emember last week? I was sitting on the train, worried about the rain coming down and what I’d do when I ran out of train to hide in. And I thought (as I studied the puddles for raindrops, the cyclist’s gauge) about how this could be a good piece. Nobody sharing my rail car with me would know the tense drama unfolding. But once it becomes known (this fixation for drops as we worked progressively south), it adds something to the scene. Suddenly I’m not a guy on the train. I’m a guy on the train with a backstory.
Okay, so I thought it was pretty clever, pulling a writing lesson out watching raindrops licking at puddles. And then I wrote this…
I’m on the train, my nonplussed reflection reflects back at me against a leaden sky.
How did I miss using the same word twice? I was looking at my reflection doing what reflections do, i.e.reflect. So there I was, punching up the text so it would read really sharp and interesting. I probably liked that word so much that I focused my mind on it and described what I was looking at, not looking at the words together but as clever indivuduals.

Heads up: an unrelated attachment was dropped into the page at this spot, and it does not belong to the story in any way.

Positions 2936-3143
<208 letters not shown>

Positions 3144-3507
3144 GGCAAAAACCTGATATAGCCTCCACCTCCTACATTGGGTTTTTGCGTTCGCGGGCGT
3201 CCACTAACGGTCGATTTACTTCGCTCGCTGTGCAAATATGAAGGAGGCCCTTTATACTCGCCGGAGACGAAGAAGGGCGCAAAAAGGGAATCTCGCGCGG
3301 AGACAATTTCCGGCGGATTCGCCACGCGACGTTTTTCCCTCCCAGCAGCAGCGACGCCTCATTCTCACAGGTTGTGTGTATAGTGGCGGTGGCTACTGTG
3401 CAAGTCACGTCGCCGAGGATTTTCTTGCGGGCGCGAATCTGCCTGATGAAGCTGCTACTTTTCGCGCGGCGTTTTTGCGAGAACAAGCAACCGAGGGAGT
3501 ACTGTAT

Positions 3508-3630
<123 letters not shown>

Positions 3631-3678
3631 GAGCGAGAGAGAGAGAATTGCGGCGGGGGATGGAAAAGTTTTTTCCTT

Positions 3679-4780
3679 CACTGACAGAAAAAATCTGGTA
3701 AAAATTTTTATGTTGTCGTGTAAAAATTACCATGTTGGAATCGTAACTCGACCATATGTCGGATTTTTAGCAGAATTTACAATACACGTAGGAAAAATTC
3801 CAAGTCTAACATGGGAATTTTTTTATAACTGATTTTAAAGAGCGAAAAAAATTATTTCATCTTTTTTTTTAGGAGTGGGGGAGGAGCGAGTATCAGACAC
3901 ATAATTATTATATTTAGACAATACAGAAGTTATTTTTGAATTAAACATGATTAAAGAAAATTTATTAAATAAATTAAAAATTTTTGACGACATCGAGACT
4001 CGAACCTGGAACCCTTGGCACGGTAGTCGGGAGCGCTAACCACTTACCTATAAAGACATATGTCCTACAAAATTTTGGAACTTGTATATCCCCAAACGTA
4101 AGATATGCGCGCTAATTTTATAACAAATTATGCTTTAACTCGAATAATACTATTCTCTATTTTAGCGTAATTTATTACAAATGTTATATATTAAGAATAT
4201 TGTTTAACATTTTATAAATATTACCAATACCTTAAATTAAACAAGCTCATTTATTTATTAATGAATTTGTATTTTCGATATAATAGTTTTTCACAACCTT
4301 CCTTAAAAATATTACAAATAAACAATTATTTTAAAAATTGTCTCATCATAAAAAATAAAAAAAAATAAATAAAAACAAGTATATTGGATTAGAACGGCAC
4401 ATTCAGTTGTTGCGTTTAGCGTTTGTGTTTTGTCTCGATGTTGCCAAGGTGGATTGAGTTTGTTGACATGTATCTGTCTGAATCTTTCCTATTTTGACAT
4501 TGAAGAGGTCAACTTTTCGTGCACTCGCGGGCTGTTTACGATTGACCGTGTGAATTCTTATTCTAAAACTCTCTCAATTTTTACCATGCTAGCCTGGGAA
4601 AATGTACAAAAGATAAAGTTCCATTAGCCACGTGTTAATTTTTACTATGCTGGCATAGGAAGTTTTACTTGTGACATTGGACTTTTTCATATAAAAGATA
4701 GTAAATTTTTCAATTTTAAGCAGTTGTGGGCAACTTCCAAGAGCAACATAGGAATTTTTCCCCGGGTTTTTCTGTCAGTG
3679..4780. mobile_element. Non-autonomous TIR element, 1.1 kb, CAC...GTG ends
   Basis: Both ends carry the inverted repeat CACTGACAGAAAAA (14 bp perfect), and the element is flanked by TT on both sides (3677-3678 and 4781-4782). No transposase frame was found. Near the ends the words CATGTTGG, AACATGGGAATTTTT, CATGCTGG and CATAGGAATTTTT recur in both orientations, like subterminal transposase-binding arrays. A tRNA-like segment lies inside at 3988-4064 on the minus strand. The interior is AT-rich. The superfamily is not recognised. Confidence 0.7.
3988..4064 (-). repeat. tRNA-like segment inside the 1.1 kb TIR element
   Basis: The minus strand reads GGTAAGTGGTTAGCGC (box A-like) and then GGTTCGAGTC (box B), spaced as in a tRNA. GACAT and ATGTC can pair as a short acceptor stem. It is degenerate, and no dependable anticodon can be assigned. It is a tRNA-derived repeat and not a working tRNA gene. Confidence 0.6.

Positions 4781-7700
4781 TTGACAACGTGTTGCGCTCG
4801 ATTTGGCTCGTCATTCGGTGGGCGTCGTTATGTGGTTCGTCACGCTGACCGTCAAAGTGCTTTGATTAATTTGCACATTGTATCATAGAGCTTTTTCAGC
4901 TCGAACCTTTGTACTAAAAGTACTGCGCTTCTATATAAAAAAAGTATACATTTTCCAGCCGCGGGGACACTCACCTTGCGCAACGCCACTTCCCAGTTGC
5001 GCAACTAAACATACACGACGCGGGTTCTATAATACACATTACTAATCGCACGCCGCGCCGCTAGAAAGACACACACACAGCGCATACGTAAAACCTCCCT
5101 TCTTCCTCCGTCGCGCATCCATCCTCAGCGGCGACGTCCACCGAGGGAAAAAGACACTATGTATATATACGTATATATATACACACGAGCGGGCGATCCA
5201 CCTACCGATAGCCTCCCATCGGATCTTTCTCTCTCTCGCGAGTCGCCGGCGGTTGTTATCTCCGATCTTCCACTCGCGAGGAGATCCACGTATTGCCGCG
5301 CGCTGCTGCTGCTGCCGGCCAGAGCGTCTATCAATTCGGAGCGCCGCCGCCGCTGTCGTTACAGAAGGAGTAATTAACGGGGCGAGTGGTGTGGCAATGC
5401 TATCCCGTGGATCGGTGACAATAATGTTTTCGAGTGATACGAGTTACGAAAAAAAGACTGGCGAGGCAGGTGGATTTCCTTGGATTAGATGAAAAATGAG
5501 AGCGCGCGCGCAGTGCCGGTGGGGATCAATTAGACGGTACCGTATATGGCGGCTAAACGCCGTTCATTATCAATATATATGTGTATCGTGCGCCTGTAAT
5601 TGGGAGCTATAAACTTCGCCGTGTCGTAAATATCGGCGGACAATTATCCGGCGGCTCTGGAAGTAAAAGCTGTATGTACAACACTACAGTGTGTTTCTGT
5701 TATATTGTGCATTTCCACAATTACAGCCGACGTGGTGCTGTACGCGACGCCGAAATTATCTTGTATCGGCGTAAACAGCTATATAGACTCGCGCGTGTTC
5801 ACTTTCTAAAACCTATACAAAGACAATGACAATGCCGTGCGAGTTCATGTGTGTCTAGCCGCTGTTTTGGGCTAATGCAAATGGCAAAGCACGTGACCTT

I play the game Go, where you need to focus tactically but also look at the long game. And if there is a Go moment I’ll remember, it’s when I thought I was stalking my buddy Omar into a fix. I was so focused on my schemes that I didn’t give the board much more than a glance. Placed my evil move and went to lunch. Came back to find his move and four dead stones on the side of the board, my stones! While I’d stalked him, he’d stalked me and had reasoned that I’d get nailed before he would. So I blundered right into it, counting my unhatched chickens and all that.
So last week’s piece was a little like that. I was so focused on making each word right that I didn’t make each sentence right. So always keep that in mind.
And now I’ll let this sit for a few days and then look again – carefully – to make sure a piece about bad wording doesn’t contain… bad wording.